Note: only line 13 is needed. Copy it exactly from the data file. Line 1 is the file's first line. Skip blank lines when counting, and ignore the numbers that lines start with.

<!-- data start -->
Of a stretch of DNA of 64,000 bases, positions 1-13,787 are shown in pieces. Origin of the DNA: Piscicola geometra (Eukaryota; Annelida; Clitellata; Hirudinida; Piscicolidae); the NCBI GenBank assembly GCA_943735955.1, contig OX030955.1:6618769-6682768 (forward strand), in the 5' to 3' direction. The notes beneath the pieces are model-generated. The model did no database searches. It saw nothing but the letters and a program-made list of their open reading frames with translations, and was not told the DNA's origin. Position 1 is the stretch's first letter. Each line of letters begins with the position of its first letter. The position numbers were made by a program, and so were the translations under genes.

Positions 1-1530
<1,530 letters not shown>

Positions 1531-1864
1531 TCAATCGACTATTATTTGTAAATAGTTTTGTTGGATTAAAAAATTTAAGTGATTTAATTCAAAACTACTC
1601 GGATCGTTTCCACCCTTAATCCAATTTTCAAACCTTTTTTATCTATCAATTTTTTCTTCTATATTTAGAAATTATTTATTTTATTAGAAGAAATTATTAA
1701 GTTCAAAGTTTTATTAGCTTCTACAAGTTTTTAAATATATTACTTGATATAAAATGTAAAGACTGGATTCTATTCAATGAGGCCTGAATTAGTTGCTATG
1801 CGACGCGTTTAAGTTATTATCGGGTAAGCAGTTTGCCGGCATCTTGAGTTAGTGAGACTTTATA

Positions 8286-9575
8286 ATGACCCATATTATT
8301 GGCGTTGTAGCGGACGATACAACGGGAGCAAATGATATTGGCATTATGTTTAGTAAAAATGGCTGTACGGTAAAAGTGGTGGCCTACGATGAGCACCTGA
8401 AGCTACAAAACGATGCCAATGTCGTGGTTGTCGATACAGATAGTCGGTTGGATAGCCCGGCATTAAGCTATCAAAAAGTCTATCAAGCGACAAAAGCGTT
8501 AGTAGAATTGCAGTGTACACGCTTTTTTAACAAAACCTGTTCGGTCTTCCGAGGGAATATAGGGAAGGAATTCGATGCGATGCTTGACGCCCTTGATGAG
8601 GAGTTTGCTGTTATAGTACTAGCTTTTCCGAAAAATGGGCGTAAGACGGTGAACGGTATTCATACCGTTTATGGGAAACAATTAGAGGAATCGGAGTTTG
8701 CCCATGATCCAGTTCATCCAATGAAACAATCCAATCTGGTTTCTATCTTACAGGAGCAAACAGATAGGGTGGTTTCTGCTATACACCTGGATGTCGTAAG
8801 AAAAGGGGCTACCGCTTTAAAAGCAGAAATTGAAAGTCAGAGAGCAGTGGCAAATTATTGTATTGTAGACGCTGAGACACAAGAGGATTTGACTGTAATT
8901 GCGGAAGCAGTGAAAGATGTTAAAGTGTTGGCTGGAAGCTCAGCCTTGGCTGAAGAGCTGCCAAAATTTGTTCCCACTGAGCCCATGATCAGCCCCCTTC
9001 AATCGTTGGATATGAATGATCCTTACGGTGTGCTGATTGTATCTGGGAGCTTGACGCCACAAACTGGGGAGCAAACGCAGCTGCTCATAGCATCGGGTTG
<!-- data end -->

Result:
8501 AGTAGAATTGCAGTGTACACGCTTTTTTAACAAAACCTGTTCGGTCTTCCGAGGGAATATAGGGAAGGAATTCGATGCGATGCTTGACGCCCTTGATGAG